Loro Piana Takes Legal Action to Protect White Sole Shoes

MILAN — Imitation may be the sincerest form of flattery, but Loro Piana is now speaking up and fighting to protect its intellectual property.

The Italian luxury brand said it is “taking specific legal action against those who attempt to undermine the iconic nature“ of its White Sole shoes.

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First launched in 2005 as sailing boat shoes, their popularity, relying on comfort and lightness, turned them into everyday, urban footwear.

“Over time, White Sole shoes have become a distinctive mark of the maison, and it is precisely for this reason that Loro Piana is committed to defending its brand heritage,” said the company in a statement seen by WWD.

Additional details were not available given the legal nature of the initiative.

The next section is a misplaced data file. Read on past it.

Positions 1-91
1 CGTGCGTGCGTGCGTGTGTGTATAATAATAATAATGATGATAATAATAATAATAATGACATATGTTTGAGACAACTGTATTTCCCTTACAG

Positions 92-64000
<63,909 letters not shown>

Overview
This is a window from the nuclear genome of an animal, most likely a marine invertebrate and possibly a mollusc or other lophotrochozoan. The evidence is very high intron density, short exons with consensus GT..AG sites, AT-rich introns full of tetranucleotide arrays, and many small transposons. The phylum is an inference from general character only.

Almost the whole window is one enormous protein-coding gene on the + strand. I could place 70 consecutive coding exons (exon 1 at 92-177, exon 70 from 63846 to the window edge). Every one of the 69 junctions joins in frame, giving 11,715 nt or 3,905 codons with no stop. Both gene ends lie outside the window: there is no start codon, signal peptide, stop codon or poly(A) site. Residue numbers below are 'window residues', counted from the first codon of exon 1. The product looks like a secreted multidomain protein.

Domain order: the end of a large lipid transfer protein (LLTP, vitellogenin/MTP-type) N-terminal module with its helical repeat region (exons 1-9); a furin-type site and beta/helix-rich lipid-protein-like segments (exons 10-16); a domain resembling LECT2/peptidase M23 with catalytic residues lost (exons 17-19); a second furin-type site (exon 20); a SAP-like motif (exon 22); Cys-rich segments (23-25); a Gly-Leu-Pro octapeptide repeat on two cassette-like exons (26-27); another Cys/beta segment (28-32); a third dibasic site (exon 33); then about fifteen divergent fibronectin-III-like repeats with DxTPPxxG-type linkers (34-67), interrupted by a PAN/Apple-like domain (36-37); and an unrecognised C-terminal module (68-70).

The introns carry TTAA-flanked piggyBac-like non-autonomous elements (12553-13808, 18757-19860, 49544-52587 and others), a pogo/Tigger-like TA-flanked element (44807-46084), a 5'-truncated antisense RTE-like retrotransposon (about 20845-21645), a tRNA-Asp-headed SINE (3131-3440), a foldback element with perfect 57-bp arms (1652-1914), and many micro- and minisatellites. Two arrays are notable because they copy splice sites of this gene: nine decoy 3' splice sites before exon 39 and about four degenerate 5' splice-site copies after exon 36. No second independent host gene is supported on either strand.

Loro Piana is controlled by LVMH Moët Hennessy Louis Vuitton, and last year it appointed Dior executive Damien Bertrand as its new chief executive officer. The Italian brand is known for its luxury fabrics and quiet chic, and has been increasingly expanding its lifestyle range.

Founded in 1924 and based in Quarona, Italy, Loro Piana is billed as the largest cashmere manufacturer and the biggest single purchaser of the world’s finest wools. The brand is vertically integrated, from access to the finest raw materials to distribution, and operates with an entirely made-in-Italy policy via nine production sites.

Over the years, Christian Louboutin has also famously initiated several legal battles to protect his famous red-sole design, which is currently registered as a trademark in the United States and the European Union.

By Louboutin’s own account, he came upon his signature color when, unhappy with the look of a shoe, he took a coworker’s red nail polish and painted the sole red.

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